Saint Joseph’s College is now a Bee Campus USA affiliate. Thanks to our brand new pollinator garden on campus, we are the 73rd bee campus in the nation and the first in the state of Maine! This program simply explained is uniting campuses across the nation to promote sustainable practices, particularly benefiting pollinators. Our campus is now one of many to contribute to bettering the landscape to promote these pollinators!

A bee pollinating an old fashioned bright pink rose

Pollinator gardens provide the pollinator with a healthy habitat with a variety of plants native to the area and no use of pesticides. What many people do not realize is that the pollinators- bumble bees, sweat bees, mason bees, honey bees, butterflies, moths, beetles, flies, hummingbirds and many others- are responsible for the reproduction of flowering plants and one in every three bites of food we consume.

Therefore, this pollinator garden has been created to raise awareness to people who are unaware of the necessity of pollinators. By being apart of this organization, the world is being made a safer environment for its pollinators, one campus at a time. We are grateful to all students, staff and faculty for their help in making Saint Joseph’s College a campus-wide contributor to conserving pollinators.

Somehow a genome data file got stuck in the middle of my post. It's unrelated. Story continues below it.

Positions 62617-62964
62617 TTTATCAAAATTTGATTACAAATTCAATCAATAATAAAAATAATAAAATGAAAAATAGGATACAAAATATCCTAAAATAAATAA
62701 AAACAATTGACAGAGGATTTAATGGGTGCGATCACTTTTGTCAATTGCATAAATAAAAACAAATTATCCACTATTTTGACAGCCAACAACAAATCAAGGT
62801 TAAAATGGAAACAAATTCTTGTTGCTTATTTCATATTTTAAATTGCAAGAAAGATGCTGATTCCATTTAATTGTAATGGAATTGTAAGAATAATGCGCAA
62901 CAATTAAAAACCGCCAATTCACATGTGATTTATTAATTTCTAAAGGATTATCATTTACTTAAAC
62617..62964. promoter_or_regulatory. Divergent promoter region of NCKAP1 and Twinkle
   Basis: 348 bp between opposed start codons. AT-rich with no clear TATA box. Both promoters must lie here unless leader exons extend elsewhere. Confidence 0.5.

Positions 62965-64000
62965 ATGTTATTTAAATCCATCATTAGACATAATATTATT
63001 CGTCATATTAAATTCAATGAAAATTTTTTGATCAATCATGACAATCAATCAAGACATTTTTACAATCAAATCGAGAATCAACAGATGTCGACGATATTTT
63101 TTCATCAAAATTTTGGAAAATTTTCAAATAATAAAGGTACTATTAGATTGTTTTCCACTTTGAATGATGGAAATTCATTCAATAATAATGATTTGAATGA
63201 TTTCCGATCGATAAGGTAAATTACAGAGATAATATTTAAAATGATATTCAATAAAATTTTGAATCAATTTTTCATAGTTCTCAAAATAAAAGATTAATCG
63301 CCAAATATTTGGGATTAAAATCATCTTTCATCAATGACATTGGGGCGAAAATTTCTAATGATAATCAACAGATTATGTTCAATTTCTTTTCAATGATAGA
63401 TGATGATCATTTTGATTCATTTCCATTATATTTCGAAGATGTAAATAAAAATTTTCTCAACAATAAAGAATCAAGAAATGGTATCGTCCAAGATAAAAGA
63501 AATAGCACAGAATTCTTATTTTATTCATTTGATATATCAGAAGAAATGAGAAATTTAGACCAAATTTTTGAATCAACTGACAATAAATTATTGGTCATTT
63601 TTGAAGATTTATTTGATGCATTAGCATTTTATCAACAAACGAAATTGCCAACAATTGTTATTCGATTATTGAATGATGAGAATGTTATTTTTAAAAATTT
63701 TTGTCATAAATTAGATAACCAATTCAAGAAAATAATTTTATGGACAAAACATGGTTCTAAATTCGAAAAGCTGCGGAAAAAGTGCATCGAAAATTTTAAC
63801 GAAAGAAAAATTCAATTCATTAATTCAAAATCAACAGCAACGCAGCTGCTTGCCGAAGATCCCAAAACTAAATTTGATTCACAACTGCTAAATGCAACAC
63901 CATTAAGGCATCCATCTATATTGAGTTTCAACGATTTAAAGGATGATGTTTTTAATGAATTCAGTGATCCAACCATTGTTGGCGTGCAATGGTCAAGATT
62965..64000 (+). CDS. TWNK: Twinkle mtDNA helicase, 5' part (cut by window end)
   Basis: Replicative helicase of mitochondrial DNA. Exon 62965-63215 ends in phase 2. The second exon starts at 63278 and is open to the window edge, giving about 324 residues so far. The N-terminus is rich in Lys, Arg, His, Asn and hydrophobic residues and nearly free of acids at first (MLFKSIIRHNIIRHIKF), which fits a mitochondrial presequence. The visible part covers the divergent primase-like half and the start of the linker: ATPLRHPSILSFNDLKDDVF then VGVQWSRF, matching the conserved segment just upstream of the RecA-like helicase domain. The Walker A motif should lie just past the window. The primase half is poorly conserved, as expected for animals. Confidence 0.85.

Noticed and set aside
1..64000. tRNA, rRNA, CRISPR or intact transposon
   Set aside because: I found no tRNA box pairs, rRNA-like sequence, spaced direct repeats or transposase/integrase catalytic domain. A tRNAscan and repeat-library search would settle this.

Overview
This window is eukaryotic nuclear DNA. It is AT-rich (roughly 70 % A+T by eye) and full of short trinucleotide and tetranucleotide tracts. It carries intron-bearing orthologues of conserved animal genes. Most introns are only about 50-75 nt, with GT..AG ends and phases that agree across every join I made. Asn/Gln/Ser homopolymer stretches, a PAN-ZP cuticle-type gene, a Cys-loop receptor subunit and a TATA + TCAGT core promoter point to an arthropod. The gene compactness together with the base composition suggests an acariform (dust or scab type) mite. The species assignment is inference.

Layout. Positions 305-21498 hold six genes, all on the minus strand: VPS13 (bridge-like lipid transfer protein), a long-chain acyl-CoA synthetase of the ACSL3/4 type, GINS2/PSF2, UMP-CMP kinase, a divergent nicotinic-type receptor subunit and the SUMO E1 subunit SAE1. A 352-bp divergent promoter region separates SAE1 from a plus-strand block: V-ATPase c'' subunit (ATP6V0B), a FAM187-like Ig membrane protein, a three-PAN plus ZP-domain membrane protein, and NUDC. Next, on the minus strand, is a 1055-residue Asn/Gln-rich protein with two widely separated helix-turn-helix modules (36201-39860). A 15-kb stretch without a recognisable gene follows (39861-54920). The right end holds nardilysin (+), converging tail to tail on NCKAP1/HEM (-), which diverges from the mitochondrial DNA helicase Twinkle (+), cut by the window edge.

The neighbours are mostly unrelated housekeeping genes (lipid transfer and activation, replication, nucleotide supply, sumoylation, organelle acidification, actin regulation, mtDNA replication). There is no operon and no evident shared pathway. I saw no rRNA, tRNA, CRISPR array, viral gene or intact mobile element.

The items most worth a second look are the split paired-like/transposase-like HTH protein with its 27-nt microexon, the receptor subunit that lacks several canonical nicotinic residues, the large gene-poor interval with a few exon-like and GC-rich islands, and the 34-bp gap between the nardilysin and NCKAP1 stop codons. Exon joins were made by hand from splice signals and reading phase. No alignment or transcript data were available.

About the Pollinator Garden

The garden began as an idea from the CASE Scholars when they researched the decline of pollinators in Maine for their presentation at the Terra Matters Climate Summit, held at USM in 2018. With donations, multiple mini-grants, a faculty grant, support from Facilities, and students and faculty from Education, Communications, and Sciences, the Pollinator Garden in now a part of our College campus.

CASE Scholar Caleb Gravel ’19 helped the College through the application process to qualify us as “bee friendly,” and now the College is the 73rd educational institution in the nation and the first in Maine to be certified as one of the affiliates of the Bee Campus USA program. This is a certification program that seeks to stabilize campus landscapes as ideal habitats for pollinators such as bees, hummingbirds, butterflies, and more. The garden is tended by Professor Emeritus and Master Gardener Sue Kelly and campus community volunteers. As this “living laboratory” continues to develop, it will serve as a sustainability makerspace for research, innovation, and a beautiful place to visit to learn about the vital role of pollinators in our local food systems.